First Luigi Sormani retail store in Rome, 1967
All images courtesy of Luigi Sormani
Luigi Sormani interior
Nike Armchairs by Richard Neghle (1967)
DC 154 Sideboard by Carlo Di Carli (1963)
Centro Shelves by Claudio Salocchi (1964)
Luigi Sormani and Joe Colombo
Casa Luigi Sormani (1969)
4a Cabrio Bed by Joe Colombo
4B Multichair and Rotoliving Unit by Joe Colombo (1969-70)
Pioneering Italian furniture manufacturer Sormani was founded in 1961 in Arosio by designer Luigi Sormani (1932-2017). The company was an early advocate for modernized production techniques—rejecting the slow, traditional craftsmanship and hardwoods that were so commonly used in the 1950s in favor of new materials like Rio Rosewood—imported first by Sormani—lacquered wood, and eventually plastic and aluminum in the 1960s and '70s.
Sormani debuted its first collection at the 1961 Milan Furniture Fair. This collection, known as Fleeting by Studio ABC, was one of the first modular systems of wardrobes. In 1966, Sormani began producing thermoformed items, such as armchair shells, accessories, and occasional pieces with the use of molds—a technology derived from the automobile industry that, at the time, was only being used for electrical household appliances. The Nike and Auriga armchairs by Richard Neagle are prime examples.The same year, Sormani became the first to experiment with extruded aluminum with the Ellisse Collection (1967) by Claudio Salocchi. During this time, Sormani also expanded into the US and Japanese markets, where they found instant success. In 1968, Sormani began a collaboration with architect-designer Gio Ponti, which resulted in a range of colorful, modular, multi-purpose storage units.
In the early 1970s, Sormani continued to pride itself on its dedicated search for and analysis of different opportunities offered by the newest materials. With the establishment of an engineering division in the early 1980s, Sormani carried out several turnkey projects, operating on all levels of residential and contract engineering and architecture, including complete restoration and interior decoration of hotels, offices, banks, government buildings, universities, and the like.
Over the years, Sormani collaborated with many important Italian designers including Joe Colombo, Gio Ponti, Carlo De Carli, Claudio Salocchi, Cesare Casati, Emanuele Ponzio, Nani Prina, Antonello Mosca, Fabrizio Cocchia, Gianni Songia, De Pas, D’Urbino, & Lomazzi, Studio A.R.D.I.T.I., Studio ABC (Achilli, Brigidini, Canella), Richard Neagle, and Pierre Cardin, among others. Standout projects include the GS 195 Daybed by Gianni Songia (1963), the DC 154 Dresser by Carlo De Carli (1963), Joe Colombo’s Rotoliving Unit (1969) for MoMA’s 1972 exhibition Italy: The New Domestic Landscape, and the Ponte Floor Lamp by Studio A.R.D.I.T.I. and Gianni Gamberini (1971).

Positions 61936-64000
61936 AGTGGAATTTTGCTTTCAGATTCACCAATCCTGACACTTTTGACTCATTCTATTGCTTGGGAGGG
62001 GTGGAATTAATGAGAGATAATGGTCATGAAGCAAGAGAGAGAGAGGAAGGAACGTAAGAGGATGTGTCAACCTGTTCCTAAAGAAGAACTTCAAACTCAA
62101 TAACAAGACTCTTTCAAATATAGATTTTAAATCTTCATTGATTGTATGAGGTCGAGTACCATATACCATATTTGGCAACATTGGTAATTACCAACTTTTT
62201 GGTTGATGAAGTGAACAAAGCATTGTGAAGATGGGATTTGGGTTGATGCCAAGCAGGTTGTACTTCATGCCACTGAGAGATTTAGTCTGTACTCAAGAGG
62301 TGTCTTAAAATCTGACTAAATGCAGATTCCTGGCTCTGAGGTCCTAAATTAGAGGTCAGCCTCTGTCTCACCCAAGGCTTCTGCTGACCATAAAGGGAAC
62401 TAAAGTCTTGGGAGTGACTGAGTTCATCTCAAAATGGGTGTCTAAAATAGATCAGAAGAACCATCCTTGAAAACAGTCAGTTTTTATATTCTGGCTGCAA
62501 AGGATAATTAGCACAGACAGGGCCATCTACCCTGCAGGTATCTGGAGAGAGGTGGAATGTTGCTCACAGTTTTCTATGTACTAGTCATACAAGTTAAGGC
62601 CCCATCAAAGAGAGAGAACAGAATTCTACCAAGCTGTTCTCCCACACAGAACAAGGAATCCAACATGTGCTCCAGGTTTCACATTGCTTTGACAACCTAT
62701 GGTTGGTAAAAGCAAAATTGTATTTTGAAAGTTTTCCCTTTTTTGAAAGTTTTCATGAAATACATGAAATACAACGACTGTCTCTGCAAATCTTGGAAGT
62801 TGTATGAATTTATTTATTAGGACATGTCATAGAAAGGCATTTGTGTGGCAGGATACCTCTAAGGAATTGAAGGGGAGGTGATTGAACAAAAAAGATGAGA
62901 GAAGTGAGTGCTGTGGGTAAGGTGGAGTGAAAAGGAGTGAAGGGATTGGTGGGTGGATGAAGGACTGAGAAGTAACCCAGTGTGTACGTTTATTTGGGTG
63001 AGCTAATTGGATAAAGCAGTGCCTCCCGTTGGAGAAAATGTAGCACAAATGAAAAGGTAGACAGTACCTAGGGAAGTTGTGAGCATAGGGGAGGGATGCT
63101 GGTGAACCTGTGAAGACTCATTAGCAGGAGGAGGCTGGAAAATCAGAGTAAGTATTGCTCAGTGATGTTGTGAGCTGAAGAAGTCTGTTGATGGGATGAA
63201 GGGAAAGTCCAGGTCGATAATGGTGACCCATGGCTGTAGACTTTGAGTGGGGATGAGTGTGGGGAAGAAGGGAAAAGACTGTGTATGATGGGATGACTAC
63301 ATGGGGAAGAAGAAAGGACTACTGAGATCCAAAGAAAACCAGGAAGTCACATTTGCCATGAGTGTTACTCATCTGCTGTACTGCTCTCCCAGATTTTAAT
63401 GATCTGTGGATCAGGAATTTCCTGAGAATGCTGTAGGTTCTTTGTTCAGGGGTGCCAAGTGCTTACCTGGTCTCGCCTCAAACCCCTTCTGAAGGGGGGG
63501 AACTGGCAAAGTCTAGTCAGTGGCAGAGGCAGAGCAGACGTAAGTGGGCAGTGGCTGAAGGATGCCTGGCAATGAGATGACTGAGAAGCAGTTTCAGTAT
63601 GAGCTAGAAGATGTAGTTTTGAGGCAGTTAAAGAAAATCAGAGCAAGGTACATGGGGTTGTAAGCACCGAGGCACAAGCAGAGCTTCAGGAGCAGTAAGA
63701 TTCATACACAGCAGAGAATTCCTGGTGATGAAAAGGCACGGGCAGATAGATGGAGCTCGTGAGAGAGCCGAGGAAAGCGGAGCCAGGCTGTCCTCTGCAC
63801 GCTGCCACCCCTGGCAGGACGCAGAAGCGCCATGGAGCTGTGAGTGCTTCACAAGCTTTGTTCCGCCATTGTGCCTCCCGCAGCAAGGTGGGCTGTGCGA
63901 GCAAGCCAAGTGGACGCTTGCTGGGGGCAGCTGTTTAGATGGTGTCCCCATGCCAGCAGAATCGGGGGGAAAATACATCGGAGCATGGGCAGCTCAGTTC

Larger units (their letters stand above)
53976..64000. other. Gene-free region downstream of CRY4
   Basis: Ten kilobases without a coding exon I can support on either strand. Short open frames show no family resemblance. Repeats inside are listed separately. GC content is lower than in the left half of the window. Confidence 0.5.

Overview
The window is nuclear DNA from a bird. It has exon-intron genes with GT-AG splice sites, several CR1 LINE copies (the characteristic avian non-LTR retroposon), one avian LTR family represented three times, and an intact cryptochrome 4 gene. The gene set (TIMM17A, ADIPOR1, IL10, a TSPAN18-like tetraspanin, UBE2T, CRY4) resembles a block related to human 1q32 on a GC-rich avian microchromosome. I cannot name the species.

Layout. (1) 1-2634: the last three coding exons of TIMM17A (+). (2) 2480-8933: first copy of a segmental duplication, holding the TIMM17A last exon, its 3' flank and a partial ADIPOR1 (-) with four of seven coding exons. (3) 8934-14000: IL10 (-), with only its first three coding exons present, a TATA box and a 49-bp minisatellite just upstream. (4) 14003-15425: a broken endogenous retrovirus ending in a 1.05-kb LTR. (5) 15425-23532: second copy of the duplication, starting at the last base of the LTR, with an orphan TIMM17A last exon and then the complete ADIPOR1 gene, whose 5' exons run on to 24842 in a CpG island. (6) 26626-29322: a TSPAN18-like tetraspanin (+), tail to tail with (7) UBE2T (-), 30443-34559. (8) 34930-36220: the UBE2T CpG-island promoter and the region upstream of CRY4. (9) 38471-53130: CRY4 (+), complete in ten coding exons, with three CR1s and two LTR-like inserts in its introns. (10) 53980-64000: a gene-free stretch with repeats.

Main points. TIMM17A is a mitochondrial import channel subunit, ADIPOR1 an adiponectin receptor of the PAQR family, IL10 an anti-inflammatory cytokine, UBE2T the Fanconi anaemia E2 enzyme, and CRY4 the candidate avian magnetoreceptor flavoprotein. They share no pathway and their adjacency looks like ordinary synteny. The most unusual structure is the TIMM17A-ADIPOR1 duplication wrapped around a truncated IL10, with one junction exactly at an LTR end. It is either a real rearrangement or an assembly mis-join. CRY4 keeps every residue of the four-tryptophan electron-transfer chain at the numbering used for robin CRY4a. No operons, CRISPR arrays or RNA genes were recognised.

Sormani was awarded the Silver Printing-Press prize for its advertising campaign in 1970, the Torchio d’Argento for the best advertising campaign with ATA advertising agency, the Mercurio d’oro for best company (both in 1971), and the Delfino d’oro premio Città di Sanremo in 1972. Sormani’s work can be found in many famous museums around the world including New York’s Museum of Modern Art and the National Museum of Modern Art in Kyoto.
After Luigi Sormani was kidnapped in 1982, he directed the company to be more and more active in contract work abroad. Sormani officially stopped working in 2007. His last project was the restoration of a series of light fixtures, tables, and bookshelves that he had rediscovered in a company storage space after two decades.
Sormani passed away in 2017, at the age of 84, in Seveso, Monza Brianza.
His daughter, Gloria, recently restored some of the most important pieces in the family's collection and reclassified the whole archive, which includes photos, video, and audio reels as well as original drawings from the designers.